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Chicago Marathon Course Report


Chicago Marathon: ANYTHING can happen, don’t bet the farm on one outcome

Course Map: https://assets-chicagomarathon-com.s3.amazonaws.com/wp-content/uploads/2017/07/17-CM-Course-Map.pdf

Course Tour Video: https://www.runnersworld.com/course-tour-video/chicago-marathon-course-tour

Fallback Point: Mile 13.


If you have not yet checked the course map, it is in the link above. There is a reason big races release course maps AND elevation maps- the elevation maps will show where the hills are (or more importantly, where the recovery ends), but the course map shows you where the turns are. This course is notoriously flat but many people are shocked to discover that this course is not fast, due to the crowds and the multiple turns. You don't need to memorize it just be aware of the effects of dogleg (90 degree) turns and hairpin (180 degree) turns.


The combination of turns and crowds on the course and of course the unpredictable weather sets Chicago firmly off of my list of PR-friendly races. That aside, this race is a solid experience. Every mile is packed with spectators, Chicago is very proud of its hometown race, and the neighborhoods are visually interesting; it’s always fun to see a major urban area from a new perspective.


You guys, this race is SO COOL. It is a marathon major, all the big dogs come to run it, it’s a terrifically cool experience. I want you to love every minute of it, even after you see your finish time. Would rather you plan for the worst and be pleasantly surprised than the reverse.


Dogleg and Hairpin Turns: The crowd will slow down to hug the turn (but not quite enough they practically brake at the last minute), then they will speed up too much. The phenomenon is called 'braking' and it will take a toll on your ankles. Be sure to lock your cage and consciously slow your roll when you see the crowd narrowing to one side of the road (meaning a turn is coming) and focus on slowly resuming pace accelerator-style (slowly but controlled, NO SPRINTING) when the turn is behind you. Chicago may be flat, but it has A LOT of doglegs. That means a lot of opportunities to burn up the Bonneville, especially if you get sucked into the "oh no, I'm BEHIND!" mentality I have warned against.


GPS: You probably won't have GPS signal for most of the first hour and last hour. That means you won't have reliable pace data for the first and last hour. Lucky for us, we have the heart rate cap as a backstop. (Chicago is notorious for this). It is a cap, not a target, so be sure to watch effort, let the crowds pass you in the first 5 miles and as you approach each dogleg turn. No one will pass you from mile 19 onward.


The Crowd: 55,000 runners means the fallback point won’t hit until much later in the race (this usually hits in miles 5-8). The corrals aren’t tight like NYCM, so you’ll be released with about 10,000 people at a time. The crowds will not thin out until much much later in the race than seasoned marathoners are used to.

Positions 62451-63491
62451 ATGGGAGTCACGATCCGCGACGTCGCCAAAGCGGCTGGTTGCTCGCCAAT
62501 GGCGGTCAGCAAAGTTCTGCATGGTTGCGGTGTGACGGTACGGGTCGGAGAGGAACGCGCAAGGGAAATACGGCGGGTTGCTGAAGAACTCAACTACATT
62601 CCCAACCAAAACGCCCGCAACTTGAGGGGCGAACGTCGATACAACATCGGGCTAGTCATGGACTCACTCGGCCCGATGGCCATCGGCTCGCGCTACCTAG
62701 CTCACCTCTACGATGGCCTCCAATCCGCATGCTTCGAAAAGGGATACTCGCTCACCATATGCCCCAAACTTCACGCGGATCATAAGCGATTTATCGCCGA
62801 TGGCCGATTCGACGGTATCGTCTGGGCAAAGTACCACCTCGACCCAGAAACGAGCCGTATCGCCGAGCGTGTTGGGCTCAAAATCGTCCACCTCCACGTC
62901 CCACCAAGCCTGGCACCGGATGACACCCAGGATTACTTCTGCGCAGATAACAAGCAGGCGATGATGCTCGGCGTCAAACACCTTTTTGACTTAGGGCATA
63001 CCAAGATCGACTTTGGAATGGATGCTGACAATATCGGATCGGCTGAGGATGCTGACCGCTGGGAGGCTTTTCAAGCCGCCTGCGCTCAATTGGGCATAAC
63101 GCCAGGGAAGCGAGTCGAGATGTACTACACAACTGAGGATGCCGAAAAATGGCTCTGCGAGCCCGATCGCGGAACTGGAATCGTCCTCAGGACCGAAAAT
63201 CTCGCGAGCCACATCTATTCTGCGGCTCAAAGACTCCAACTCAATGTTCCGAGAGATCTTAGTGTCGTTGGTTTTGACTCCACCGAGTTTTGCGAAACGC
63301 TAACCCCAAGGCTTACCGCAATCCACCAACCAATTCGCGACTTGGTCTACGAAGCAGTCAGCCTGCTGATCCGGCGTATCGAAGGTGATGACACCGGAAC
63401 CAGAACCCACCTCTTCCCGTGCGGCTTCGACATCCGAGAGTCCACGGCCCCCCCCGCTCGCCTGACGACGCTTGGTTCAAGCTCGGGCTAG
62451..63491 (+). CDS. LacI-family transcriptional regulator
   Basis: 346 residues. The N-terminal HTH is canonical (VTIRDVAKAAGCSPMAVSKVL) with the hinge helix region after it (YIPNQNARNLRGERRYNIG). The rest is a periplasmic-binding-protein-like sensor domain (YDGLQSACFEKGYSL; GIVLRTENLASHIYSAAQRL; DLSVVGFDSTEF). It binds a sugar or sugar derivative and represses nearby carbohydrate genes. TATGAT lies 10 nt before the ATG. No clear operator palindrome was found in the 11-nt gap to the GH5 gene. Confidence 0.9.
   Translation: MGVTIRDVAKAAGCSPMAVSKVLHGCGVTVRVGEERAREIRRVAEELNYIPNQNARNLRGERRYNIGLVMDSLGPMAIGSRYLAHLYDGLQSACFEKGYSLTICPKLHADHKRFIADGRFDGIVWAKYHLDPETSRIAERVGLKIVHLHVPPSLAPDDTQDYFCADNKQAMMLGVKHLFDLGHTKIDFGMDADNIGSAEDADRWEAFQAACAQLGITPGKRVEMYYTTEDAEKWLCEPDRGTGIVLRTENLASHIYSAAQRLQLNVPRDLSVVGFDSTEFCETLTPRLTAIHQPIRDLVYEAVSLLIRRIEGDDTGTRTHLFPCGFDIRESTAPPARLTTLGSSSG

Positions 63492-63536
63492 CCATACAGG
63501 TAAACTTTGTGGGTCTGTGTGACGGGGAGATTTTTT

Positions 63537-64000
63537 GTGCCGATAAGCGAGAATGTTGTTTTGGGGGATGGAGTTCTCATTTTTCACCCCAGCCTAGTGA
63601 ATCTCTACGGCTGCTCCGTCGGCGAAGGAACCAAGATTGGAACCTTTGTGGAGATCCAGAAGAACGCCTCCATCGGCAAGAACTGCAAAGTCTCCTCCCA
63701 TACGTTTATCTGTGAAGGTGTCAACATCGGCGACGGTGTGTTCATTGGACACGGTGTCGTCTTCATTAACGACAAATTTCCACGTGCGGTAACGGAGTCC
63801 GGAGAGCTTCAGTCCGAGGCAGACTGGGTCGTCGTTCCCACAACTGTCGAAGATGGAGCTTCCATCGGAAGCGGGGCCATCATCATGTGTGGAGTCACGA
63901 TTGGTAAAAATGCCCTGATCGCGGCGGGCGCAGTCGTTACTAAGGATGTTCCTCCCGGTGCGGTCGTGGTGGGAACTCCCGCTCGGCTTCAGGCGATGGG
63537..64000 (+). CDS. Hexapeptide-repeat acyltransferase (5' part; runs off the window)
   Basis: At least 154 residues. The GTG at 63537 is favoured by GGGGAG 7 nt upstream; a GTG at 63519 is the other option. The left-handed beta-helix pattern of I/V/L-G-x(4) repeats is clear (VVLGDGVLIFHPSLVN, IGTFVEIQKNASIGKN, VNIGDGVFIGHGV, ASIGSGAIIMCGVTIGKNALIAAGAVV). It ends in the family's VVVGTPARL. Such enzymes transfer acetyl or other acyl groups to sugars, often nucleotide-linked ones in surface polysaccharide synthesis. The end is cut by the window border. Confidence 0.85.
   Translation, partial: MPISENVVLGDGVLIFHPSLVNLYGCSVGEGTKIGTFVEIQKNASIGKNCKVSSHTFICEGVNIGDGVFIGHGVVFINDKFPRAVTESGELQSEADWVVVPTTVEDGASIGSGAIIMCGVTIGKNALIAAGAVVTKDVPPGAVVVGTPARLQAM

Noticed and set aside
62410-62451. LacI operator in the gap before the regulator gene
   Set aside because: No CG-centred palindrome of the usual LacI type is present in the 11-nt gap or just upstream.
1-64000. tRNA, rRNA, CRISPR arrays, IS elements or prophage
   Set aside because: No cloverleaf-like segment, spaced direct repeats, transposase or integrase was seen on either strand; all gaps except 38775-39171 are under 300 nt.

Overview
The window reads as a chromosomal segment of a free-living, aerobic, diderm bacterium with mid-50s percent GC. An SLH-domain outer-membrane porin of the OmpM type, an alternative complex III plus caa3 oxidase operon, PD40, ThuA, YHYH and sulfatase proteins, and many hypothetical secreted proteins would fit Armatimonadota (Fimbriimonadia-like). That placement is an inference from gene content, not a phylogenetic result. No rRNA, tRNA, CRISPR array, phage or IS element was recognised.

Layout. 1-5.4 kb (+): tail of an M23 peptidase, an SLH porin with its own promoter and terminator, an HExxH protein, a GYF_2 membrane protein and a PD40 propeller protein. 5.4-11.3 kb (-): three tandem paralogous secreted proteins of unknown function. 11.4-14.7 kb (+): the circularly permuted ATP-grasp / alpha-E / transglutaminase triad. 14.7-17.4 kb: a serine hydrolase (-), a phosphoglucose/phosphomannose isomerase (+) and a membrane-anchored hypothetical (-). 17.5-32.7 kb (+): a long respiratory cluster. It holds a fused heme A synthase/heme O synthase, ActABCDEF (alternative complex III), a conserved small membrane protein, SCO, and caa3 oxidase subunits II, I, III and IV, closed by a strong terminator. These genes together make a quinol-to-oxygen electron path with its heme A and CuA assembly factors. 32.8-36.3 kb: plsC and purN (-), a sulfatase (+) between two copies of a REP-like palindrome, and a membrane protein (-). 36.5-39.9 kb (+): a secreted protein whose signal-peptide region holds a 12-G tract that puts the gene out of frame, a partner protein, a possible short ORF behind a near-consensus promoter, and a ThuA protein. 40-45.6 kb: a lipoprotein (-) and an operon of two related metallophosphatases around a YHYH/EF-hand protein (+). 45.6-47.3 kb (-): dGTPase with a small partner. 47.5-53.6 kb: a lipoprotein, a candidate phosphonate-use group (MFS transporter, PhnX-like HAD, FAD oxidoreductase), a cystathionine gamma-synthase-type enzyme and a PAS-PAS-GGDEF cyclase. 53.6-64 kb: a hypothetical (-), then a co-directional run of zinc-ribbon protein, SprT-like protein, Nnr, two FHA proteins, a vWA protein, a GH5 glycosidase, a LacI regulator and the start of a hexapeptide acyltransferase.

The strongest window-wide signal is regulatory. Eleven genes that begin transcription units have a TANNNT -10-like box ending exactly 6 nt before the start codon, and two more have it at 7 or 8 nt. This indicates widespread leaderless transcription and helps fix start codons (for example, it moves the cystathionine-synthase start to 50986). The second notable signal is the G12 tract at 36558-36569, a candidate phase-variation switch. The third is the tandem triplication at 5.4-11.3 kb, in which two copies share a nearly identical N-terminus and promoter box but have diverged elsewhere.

Don't be scared, just be aware. If you mentally prepare for these things and make good choices, you will be fine.


The Course

The first seven miles of the course start out heading north through downtown and then along the shore of Lake Michigan. The course then loops back at Wrigleyville (mile 7.5) and then south back toward downtown and the financial district. Just before mile 13, the course heads west out of the city for two miles and loops back again to the east for about one and a half miles. This is where the crowds thin a bit and the realities of the work that remains will start to sink in. STAY STRONG. Focus on the coachless, unloved amateurs fading like prom corsages all around you.


At this point, it starts a series of six one mile increments near Little Italy (mile 17) that turn the course south, west, south, east, south, and north east. At the Chinatown neighborhood (mile 21), the course heads generally south until about mile 23 1/2 and then it finally swings back north (mile 23.2) to head straight in toward the finish-line for the last two and a half miles.

If that sounds like a lot of turns, it is. I count 31 turns on the course, not counting areas where the road veers diagonally. That’s more than one turn per mile, which is a lot. The impact of this is that it can lead to you slowing and quickening your pace as you approach these corners.

Think of teaching a teenager to drive, you want them to slow their roll as they approach a right or left turn (nearly every turn you take in a car is a dogleg 90 degree turn, if you think about it). You will find that the crowd clusters in toward the shorter line around each corner as you approach, taking the turn as tightly as possible. The crowd will slow in front of you at that point, making you slow down as well. After you come out of the corner, the pace will speed back up again.


Running in congestion is just plain tiring. I’ve heard people say that dodging other runners can add as much as a mile to your race. Who knows if there is any science in there, but based on my experience this is definitely true. Crowded races, I’ve been off my expected finish time by 8-10 minutes, which is just over my mile pace at those times.


Remember, the end of every marathon is gonna hurt. This will be no exception. Order your deep dish ahead of time and have it waiting in your room when you get out of the shower- delivery from the favored hotspots will be hard to get on Sunday night!

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